“I fear that machines are ahead of morals by some centuries and when morals catch up perhaps there’ll be no reason for any of it.”
– Harry Truman
This was penned by President Harry Truman in his diary on the morning of the first atomic bomb test, Trinity, in 1945.
The President was overseas at the time near Berlin for the Potsdam Conference negotiating the the German restoration plan with Churchill and Stalin. Another agenda item was demanding the “unconditional surrender” of Japan. Meanwhile, Truman was secretly awaiting news from Los Alamos, he soon received a coded message:
"Dr. Groves is pleased."
I first read this quote in a graphic novel and it has stuck with me since. I think embodies my feelings around the relationship between technology and morality. Technology pushes forward without fully evaluating the ramifications.
A few shocking things happened in tech this week. Were this a normal timeline and not this awful bizarro paradox, I’m sure these stories would be something of note. But, alas.
Last week a woman was killed by an Uber self driving car in Tempe, Arizona. First accident of its kind. Surely not the last. While some may say self-driving cars have a better driving record than humans, and this is true, the failure here is that software engineers didn’t anticipate the possibility of someone jay-walking.
I actually own the same Volvo XC90 involved in the crash. What’s interesting here and I haven’t seen mentioned is that this model of car has an IntelliSafe feature which will abruptly halt the car if a human passes in front of it. I know from experience it works quite well. It would appear from the video this safety feature was disabled. Probably because it confused the self-driving lidar software. It’s probable that a developer did this.
As long as cars and humans share the same physical space, it seems at a minimum redundant safety systems should be required.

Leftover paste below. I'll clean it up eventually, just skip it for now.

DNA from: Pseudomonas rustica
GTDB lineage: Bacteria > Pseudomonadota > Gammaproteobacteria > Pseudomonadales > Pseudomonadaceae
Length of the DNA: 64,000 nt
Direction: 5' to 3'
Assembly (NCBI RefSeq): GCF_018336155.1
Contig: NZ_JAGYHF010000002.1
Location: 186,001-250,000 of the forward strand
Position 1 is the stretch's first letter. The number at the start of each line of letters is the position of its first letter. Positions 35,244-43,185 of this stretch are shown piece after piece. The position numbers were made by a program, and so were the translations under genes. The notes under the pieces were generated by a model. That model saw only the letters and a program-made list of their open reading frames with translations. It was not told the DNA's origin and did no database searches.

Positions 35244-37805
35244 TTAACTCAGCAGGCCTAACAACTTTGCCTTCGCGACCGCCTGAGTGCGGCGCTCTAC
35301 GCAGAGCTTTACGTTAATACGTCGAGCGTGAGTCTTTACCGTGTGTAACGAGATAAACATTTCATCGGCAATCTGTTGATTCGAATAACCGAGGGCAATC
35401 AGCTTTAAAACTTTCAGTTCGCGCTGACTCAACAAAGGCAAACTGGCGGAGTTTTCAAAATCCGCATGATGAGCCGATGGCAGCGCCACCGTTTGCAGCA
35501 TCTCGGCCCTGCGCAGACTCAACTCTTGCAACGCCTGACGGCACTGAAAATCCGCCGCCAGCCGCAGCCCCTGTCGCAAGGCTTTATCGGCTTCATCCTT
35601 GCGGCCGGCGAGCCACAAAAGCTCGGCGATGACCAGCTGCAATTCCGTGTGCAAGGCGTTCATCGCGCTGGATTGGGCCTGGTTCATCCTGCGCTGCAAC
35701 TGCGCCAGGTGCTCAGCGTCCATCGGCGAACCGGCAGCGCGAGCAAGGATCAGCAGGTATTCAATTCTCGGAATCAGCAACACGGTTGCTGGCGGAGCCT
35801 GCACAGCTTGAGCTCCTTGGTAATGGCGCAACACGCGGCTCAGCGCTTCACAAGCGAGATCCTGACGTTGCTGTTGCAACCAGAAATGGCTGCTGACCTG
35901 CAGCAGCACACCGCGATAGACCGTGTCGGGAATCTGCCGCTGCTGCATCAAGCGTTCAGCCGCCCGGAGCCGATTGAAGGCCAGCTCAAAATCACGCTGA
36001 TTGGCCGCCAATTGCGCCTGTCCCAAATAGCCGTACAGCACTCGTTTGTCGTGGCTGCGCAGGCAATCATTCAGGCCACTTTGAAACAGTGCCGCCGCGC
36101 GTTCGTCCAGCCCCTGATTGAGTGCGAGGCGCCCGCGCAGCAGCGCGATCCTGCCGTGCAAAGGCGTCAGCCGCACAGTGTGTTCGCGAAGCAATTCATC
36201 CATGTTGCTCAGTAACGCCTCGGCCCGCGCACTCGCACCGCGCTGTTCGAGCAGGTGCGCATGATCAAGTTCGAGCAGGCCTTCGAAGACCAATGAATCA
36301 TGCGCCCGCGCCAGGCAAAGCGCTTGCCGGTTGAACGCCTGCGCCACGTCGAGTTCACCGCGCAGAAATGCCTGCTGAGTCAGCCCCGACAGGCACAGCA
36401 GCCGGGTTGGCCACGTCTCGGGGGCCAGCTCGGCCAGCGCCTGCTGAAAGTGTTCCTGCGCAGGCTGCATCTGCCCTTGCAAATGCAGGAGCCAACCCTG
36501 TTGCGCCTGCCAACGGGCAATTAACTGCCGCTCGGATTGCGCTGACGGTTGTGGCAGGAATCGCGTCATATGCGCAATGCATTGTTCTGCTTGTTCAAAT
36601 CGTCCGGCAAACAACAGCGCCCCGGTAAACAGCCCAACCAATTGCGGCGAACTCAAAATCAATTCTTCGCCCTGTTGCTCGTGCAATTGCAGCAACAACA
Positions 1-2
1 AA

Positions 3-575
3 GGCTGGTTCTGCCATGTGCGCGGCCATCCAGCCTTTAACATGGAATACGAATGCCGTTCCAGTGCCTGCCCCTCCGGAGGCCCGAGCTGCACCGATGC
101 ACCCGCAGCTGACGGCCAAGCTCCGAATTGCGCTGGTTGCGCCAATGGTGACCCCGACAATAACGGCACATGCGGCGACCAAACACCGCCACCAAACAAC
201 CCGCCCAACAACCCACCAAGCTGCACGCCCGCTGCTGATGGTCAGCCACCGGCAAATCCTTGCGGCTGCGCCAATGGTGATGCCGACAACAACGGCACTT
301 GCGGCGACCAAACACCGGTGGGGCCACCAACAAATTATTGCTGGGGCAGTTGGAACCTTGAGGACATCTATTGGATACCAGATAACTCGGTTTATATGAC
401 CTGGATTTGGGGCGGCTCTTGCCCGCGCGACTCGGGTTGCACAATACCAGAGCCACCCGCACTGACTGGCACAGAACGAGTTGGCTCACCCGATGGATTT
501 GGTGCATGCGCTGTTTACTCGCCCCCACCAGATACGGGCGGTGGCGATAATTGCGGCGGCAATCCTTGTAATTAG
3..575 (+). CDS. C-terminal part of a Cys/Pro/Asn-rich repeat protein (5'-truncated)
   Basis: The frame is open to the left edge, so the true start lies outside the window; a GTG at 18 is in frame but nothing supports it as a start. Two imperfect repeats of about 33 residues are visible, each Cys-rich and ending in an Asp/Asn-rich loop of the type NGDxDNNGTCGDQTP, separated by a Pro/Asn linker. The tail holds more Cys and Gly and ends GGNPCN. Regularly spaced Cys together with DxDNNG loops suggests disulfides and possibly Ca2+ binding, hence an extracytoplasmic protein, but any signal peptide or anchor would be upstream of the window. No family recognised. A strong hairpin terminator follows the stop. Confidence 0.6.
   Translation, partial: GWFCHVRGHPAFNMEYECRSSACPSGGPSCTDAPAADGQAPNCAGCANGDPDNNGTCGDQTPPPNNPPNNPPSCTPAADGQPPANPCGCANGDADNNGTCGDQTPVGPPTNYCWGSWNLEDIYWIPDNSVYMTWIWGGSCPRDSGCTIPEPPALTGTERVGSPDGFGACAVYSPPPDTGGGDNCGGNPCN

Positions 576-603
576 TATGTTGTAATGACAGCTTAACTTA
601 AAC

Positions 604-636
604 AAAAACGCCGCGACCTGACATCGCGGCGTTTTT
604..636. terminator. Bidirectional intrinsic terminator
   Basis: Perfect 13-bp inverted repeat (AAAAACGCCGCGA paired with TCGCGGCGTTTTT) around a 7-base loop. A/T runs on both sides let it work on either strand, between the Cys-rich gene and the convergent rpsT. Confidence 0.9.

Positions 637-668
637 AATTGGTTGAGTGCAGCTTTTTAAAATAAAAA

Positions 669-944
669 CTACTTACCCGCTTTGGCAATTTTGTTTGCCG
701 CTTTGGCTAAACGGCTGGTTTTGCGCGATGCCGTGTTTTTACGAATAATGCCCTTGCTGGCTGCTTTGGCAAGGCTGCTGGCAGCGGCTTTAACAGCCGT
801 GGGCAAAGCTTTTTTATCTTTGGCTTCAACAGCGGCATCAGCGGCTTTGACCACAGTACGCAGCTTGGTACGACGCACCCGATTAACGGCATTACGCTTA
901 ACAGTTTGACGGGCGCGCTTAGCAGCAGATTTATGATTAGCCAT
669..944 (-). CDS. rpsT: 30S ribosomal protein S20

It was reported this week that Cambridge Analytica harvested private information from 50 million Facebook users without their consent. I have followed this Project Alamo story for awhile because it scares me how companies are willing to steal and use big data to sway people’s opinions. With AI on the cusp of becoming commonplace, surely we need to be pragmatic about this potential threat model.
It angers me Facebook repeatedly downplays their responsibility in the 2016 election.
It angers me Facebook’s own research shows they can effect our emotions.
It angers me Facebook doesn’t seem to understand their role in this.
It angers me Facebook has no way to prevent abuse, only suspending accounts after the fact when someone leaks a story to the Guardian.
It angers me Facebook (and YouTube and Twitter) willingly lead you down a path towards more extremist ideas.
It angers me Facebook wants us to believe they are a “neutral platform”, our buddy, but they have no incentive to stop the destruction of privacy.
“We stole 50 million users’ data.”
“Oh no, that’s bad.”
“But we’ll use that data to buy targeted ads.”
“Oh. If that’s the case… 🤑🤑🤑”
“Excellent. We’ll have to pay in rubles.”
“Excellent. Hope no one tells the newspaper.”
This machine which we feed with baby photos, 👍 likes, and our web browsing history profits from selling our personal information and privacy.
Truman would go to his deathbed saying the atomic bombs dropped on Hiroshima and Nagasaki were a “necessary evil”. If I was responsible for the instant eradication and horrific radiation poisoning of hundreds of thousands of people, I would probably conjure up some self-justification as well.
Although, Truman’s diary seems to show some admission that atomic warfare would be immoral. He knew he built an immoral machine, a “Destroyer of Worlds”, but yet still made the decision to drop the bomb. That phrase rattles around in my brain like a ghost covered in shackles…
I think about people, friends, who program self-driving cars, algorithms, AI, or went to Facebook to make small fortunes and garner stock options. They are great people, not malicious, but yet they helped build this immoral machine. Perhaps not intentionally immoral, but easily exploitable by immoral beings. I worry too that my involvement in tech makes me complicit to these actions.
My sentiments feel similar to what Kenneth Bainbridge told Robert Oppenheimer that morning after the Trinity test…
“Now we’re all sons of bitches.”